The Root Layer of a Food Forest (Layer 1 of the 7 Layers)

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This article is part of our Layers of a Food Forest series.

One of the defining features of forest gardens and food forests is how they utilize space to maximum efficiency by growing crops in several “layers” – just as you’d see in natural woodland.

These layers can be roughly divided up into 7:

  1. The root (or rhizome) layer
  2. The ground layer
  3. The herbaceous layer
  4. Vertical layer (Climbers)
  5. Shrubs
  6. Under-story trees
  7. Canopy trees

In this series of articles, I’ll take you through the 7 layers, starting here from the bottom – at the “root” layer. 

The Root Layer of a Food Forest

Forest garden root crops might not look like your everyday vegetable! Camassia quamash adds a splash of color to the garden as well as offering up an edible bulb later in its cycle.

Many of the food crops that provide the world’s greatest sustenance come from under the ground: potatoes, carrots, parsnips, onions, garlic, beets, radishes… the list goes on.

In food forests, we can still make the most of roots as a powerhouse of nutrition, especially over the winter months – but our choice of crops will be rather different.

The reason for this is that in the forest garden we focus primarily on perennial crops

Perennials require less work than annuals – popping up and leafing out year after year without the annual cultivation required in the conventional garden. 

They work very well as part of an edible ecosystem because they will grow away happily by themselves with very little interference on our part. 

In this system, our main job is to simply plant our crops, watch them grow, and come back later to harvest a portion, whilst leaving the remaining part to grow again. 

Tap rooted annual vegetables like carrots and parsnips can be replaced by perennials such as Scorzonera in a food forest. Photo by Michael Becker, CC BY-SA 3.0

Yields of the actual crops might be lower than in the high-input annual garden, but the combined yields in a food forest may be deemed superior when we consider the extra quantities of biomass, topsoil, animal habitats, and the very high quality, nutritional food that results from a diverse ecosystem.

Besides – our inputs of time, energy, and fertilizers are vastly reduced, and forest gardens are just great fun to work in.

What Do Perennial Root Crops Look Like? 

Jerusalem Artichoke

A few of the examples we mentioned earlier can be grown as perennials, as long as some of the root material is replanted at every harvest to regrow again. 

Potatoes, shallots, and garlic are all in fact perennial plants and healthy specimens can be left to grow back year after year – providing we don’t harvest everything!

Yet one of the most exciting things about food forests is how they open up opportunities for us to grow so many more kinds of crops than would normally be attempted in the vegetable garden. 

Other lesser-known perennial root crops include Jerusalem Artichokes, Yacon, Oca, Mashua, Yams,  Skirret, Salsify and Scorzonera

These are some of my very favorite of all forest garden crops. Many of them also have edible leaves and the excitement of digging down to discover their bounty is a yearly treat.

Root crops can be divided into four main categories: Tubers, bulbs, taproots, and rhizomes


My Mashua vine running rampant, just outside my back door, in Devon, UK.

Potatoes, Jerusalem Artichokes, Yacon, Oca, and Mashua are all examples of tuber crops, which are strictly speaking not roots, but underground storage organs of the plant.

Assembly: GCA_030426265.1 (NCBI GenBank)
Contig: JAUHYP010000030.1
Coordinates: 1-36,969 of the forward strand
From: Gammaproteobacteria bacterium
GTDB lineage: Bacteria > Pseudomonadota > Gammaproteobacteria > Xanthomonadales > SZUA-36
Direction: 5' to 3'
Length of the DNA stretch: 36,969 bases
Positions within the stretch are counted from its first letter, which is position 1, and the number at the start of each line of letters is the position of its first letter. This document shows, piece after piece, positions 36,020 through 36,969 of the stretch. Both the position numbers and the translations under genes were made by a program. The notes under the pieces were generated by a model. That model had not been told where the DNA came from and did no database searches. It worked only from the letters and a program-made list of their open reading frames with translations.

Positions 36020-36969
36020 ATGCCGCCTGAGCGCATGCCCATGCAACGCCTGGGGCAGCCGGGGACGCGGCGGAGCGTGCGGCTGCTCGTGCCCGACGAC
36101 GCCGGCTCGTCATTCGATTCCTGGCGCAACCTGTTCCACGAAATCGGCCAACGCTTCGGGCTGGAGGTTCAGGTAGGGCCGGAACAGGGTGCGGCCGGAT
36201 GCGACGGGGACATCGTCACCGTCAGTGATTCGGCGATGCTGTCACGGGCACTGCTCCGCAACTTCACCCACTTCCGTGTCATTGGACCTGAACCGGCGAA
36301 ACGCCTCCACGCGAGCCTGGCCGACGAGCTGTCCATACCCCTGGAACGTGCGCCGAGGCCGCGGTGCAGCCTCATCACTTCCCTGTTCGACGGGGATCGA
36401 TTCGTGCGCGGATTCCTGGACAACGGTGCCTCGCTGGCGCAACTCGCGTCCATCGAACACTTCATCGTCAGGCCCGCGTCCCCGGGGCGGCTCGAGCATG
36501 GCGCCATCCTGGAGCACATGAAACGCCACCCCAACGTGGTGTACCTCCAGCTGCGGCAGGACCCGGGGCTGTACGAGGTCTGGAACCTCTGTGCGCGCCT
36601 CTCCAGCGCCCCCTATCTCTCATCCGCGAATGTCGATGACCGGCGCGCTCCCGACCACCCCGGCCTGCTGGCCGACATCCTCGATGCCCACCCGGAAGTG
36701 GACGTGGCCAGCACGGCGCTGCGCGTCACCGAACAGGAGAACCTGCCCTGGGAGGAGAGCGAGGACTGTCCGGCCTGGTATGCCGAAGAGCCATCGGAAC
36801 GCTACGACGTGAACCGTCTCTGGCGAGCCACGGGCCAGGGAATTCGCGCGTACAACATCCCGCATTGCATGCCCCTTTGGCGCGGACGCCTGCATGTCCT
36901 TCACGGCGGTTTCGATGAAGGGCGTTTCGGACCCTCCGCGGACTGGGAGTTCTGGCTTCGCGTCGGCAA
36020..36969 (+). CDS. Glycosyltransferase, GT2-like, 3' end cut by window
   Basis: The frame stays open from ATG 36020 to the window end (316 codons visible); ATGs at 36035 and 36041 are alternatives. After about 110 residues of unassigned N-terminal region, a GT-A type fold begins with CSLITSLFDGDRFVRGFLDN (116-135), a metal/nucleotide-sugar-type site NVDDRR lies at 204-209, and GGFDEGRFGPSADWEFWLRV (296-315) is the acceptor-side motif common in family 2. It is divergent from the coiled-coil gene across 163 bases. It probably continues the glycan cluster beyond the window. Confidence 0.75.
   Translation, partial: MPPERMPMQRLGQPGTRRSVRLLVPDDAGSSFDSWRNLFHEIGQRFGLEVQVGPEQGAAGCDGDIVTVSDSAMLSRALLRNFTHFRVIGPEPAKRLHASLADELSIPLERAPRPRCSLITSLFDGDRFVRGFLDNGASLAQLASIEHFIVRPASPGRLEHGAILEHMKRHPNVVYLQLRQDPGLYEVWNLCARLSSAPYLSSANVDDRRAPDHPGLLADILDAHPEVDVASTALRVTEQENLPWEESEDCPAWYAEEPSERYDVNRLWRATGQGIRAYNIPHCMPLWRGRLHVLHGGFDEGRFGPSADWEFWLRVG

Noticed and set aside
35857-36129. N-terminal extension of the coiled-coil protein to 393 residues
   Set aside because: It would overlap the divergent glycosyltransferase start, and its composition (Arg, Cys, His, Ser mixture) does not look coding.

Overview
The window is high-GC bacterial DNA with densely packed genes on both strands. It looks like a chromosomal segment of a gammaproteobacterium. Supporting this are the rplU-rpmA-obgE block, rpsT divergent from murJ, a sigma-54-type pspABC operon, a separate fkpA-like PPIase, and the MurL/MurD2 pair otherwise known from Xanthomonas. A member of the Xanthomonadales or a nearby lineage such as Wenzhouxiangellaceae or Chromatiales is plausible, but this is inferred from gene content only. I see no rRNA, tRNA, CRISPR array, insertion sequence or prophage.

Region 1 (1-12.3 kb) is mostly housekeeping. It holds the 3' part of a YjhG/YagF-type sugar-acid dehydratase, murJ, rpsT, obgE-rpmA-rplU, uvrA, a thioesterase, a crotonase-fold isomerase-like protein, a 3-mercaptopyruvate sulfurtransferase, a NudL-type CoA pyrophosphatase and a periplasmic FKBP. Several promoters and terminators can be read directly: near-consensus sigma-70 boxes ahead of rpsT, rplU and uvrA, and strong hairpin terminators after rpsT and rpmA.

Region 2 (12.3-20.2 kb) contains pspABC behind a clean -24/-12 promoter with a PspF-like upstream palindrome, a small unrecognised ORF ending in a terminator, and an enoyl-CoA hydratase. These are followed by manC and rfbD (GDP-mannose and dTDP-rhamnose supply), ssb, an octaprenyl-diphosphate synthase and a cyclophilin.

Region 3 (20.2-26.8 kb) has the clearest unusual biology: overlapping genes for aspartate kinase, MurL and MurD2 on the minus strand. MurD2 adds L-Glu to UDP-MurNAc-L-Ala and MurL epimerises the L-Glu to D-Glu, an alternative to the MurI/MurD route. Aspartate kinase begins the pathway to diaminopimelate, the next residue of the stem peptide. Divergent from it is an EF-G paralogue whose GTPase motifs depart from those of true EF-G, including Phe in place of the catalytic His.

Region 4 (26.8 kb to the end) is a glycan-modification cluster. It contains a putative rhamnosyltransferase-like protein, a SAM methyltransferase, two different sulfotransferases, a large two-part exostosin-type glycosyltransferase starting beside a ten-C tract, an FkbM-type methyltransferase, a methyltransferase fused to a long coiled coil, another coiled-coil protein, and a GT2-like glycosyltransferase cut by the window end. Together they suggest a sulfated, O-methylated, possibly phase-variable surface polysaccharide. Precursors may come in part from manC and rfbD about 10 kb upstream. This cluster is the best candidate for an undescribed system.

Mashua is one of my all-time favorite perennial vegetables. It ticks all the boxes for me: It is a plant of real elegance and character, with a strong determination to grow. A friend of mine was even suppressing brambles successfully by letting Mashua clamber over them!

It has delicious edible leaves that can be added to salads throughout the growing season, and its roots have a flavor like no other. A mixture of vanilla, mustard, and Jerusalem artichoke – they really need to be tried to be understood! 

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Oca is another South American tuber crop that is fast growing in popularity around the world for its lemony-tasting little tubers. It also has edible leaves – although eating too much of either root or leaf is not advised owing to the high content of oxalic acid that this plant contains. Easily grown and hardy under a straw mulch down to around 14F. 

Oca is part of the oxalis family – its characteristic three leaves are shared by other members of the family such as wood sorrel.

Yacon – also from the Andes – is unique in that it almost tastes more like a fruit than a root! Juicy and crunchy when raw, it contains a form of sugar called inulin which is becoming popular with those on weight loss programs.

The human body can’t properly digest inulin so it’s a good way to enjoy a sweet treat without in-taking many calories! Yacon is a little more tender than the other species mentioned but should survive under a thick straw mulch up to 22F or so.

Yacon is a cousin of the sunflower and Jerusalem artichokes (shown above), hence the similar flower. Image by Farmcore, CC BY-SA 3.0

Most tuber crops tend to do best when you give them adequate space, so plant them at a minimum spacing of 40cm and harvest all but one strong tuber from each specimen to help keep yields high.


Perennial members of the Allium family such as shallots, wild garlic, and Welsh onions are some of the better known edible bulb species. Yet, lesser-known species can also be fun to try. There are hundreds of perennial Alliums out there, and many of them are very decorative too.

The Egyptian walking onion is a fascinating member of the Allium tribe. It produces little bulbs in the air as well as in the ground. Photo by Kurt Stüber [1], CC BY-SA 3.0, via Wikimedia Commons

Camassia is an interesting genus of bulb-forming plants hailing from North America. They can quickly spread to form carpets in damp grassland (or a sunny, moist part of the forest garden) and were used by the Native Americans as a substantial food source at certain times of the year.